Opinion | Forced EU austerity seriously undermines social welfare
Europe currently finds itself in the midst of the worst economic crisis since the Second World War. Since the downturn took hold, the number of unemployed in the EU has grown by more than 10 million and today stands at 26 million – about 10.9 percent of the European workforce.
During the first phase of the downturn, European countries passed stimulus plans to stem the loss of jobs. Even though these plans were not co-ordinated, and even though the plans perhaps were too small, unemployment had, in fact, begun to stabilise by the summer of 2010. But, starting in the spring of 2011, unemployment, particularly in the Eurozone, began to rise rapidly. And in the past year alone, another 2 million have become unemployed.
The reason for this second dip in unemployment is in large part due to the restrictive fiscal policy the EU relies on in order to reduce public sector deficits. EU austerity measures not only sap Europe’s economies of growth, they also increase unemployment.
Figures from French economic institute OFCE show that Eurozone austerity plans will, taken alone, lead to a 1.4 percentage point GDP decline this year.
The EU underestimated just how big an impact austerity measures would have on the economies of member states. The 2010 recovery still has yet to gain traction. At the same time, Europe’s economy remains relatively closed, which means that countries have to rely on trade with each other. So when countries all start tightening fiscal policy at the same time the impact is profound.
The European Commission and other organisations have since had to downgrade their outlook for the EU economy. In fact, the most recent commission forecast now predicts a recession in the Eurozone in 2013, where it previously expected growth.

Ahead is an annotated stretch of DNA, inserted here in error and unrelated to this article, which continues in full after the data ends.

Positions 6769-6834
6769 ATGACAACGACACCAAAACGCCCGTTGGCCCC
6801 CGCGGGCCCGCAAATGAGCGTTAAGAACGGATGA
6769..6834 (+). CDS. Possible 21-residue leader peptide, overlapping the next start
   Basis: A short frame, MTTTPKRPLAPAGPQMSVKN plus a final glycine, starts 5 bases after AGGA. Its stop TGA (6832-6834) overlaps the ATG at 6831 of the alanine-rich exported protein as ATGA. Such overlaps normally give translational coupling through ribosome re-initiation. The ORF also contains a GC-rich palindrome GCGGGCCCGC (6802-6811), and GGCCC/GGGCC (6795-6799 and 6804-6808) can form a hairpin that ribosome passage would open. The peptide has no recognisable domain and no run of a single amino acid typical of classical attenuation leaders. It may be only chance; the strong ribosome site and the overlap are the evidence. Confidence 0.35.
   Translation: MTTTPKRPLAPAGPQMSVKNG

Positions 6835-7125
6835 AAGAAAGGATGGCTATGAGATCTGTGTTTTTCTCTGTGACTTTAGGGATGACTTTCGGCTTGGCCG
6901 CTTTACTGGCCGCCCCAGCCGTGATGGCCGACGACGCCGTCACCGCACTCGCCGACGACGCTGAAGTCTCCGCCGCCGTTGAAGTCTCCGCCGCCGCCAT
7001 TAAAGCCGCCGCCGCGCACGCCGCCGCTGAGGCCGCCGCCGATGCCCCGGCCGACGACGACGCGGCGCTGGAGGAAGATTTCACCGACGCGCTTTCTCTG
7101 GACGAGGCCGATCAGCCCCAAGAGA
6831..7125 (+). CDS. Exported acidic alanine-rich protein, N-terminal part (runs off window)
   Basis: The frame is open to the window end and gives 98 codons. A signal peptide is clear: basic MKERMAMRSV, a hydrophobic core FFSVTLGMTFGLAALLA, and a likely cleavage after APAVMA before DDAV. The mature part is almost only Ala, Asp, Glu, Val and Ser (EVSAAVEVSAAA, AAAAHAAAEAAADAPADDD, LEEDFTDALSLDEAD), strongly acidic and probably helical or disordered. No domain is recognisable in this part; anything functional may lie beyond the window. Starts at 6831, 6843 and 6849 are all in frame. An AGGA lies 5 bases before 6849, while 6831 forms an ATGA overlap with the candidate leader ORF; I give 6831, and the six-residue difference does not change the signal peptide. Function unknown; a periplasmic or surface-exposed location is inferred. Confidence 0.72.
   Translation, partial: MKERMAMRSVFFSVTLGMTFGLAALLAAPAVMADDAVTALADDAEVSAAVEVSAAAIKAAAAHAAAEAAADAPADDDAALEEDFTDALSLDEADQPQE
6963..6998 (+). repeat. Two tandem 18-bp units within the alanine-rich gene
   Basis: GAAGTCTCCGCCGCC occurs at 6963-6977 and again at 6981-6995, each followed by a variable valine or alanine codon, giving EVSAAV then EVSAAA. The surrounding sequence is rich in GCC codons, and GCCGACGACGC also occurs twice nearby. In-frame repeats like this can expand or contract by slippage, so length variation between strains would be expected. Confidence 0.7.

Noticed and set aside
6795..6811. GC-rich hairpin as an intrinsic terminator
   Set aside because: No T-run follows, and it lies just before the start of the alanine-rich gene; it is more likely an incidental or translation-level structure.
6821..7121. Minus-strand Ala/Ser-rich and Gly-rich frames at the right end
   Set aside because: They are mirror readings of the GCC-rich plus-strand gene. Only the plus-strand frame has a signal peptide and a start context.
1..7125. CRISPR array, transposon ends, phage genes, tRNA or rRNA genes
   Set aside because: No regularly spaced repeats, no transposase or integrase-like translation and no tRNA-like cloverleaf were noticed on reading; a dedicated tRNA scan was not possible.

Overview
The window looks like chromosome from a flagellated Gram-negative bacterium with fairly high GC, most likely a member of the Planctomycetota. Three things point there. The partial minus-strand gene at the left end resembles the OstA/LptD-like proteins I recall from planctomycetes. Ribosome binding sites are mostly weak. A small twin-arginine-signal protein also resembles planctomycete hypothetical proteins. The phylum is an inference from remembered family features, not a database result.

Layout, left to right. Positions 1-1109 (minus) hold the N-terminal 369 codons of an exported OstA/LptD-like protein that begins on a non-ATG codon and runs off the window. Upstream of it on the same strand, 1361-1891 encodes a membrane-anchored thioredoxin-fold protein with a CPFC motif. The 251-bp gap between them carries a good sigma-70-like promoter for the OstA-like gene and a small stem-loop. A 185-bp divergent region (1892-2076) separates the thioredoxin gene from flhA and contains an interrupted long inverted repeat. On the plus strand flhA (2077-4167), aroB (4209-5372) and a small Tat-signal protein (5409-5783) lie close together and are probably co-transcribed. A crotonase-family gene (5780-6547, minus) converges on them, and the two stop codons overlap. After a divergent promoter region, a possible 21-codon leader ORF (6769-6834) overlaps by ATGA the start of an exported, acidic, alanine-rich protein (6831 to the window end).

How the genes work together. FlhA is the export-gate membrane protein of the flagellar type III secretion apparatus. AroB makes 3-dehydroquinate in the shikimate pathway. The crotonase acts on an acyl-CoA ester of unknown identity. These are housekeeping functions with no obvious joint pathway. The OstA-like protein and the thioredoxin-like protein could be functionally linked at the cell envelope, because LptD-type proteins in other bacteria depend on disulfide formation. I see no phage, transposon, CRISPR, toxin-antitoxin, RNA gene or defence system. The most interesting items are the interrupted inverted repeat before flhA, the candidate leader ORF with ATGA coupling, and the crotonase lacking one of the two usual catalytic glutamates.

The consequences of this misdiagnosis, however, are much more serious than missed growth forecasts. It also has a significant impact on social welfare and can lead to large numbers of people being forced to the margins of society and into poverty.
As an example, we see that the number of long-term unemployed is rising sharply again, and today over 11 million people – or about 45 percent of all unemployed – have now been without a job for more than a year.
The long-term unemployed are less attractive for employers, which only makes it even more difficult for them to find work. One could fear that the long-term unemployed could develop a sense of dejection and consequently wind up only marginally attached to the labour force – if they don’t wind up permanently out of employment and socially marginalised. In fact, OECD data indicates that the number of marginally-attached workers has risen during the downturn, which can be seen as a sign of growing marginalisation.
High levels of long-term unemployment can make it difficult to bring unemployment figures down, and could serve to raise the structural level of unemployment in the EU. This would make it even more difficult to stimulate growth, welfare and healthy public budgets.
High levels of youth unemployment are also a source of concern since long-term unemployment is something that can haunt young people for years. Young Danes who went without jobs for extended periods of time in the 1990s, for example, were even after 15 years less likely to hold stable employment than their contemporaries who managed to find work.
The number of young Europeans without a job is currently 9.2 million – or 18.2 percent of 15-29 year-olds in the labour force. Unemployment rates, however, tell only part of the story.
For a more complete picture, you need to look at the number of young people without jobs and who are not enrolled in any sort of formal education or training. In 2011, this combined figure stood at 15 million – or 16.7 percent of the total EU population of 15-29 year-olds.
Rising levels of long-term unemployment, youth unemployment, the risk of increased marginalisation and with it higher rates of poverty all carry with them the potential for greater social division and increased tensions among Europeans.
The seriousness of the situation might just be about to sink with the European Commission. It’s president, José Manuel Barroso, recommended recently “a more pragmatic and flexible policy” that allows for more time to implement cuts and stimulate economic growth in the countries “where growth has been lower than expected”.
No matter what, a new approach is required if we are to minimise the downturn’s impact on social welfare.
The author is a senior analyst with the Economic Council of the Labour Movement (AE).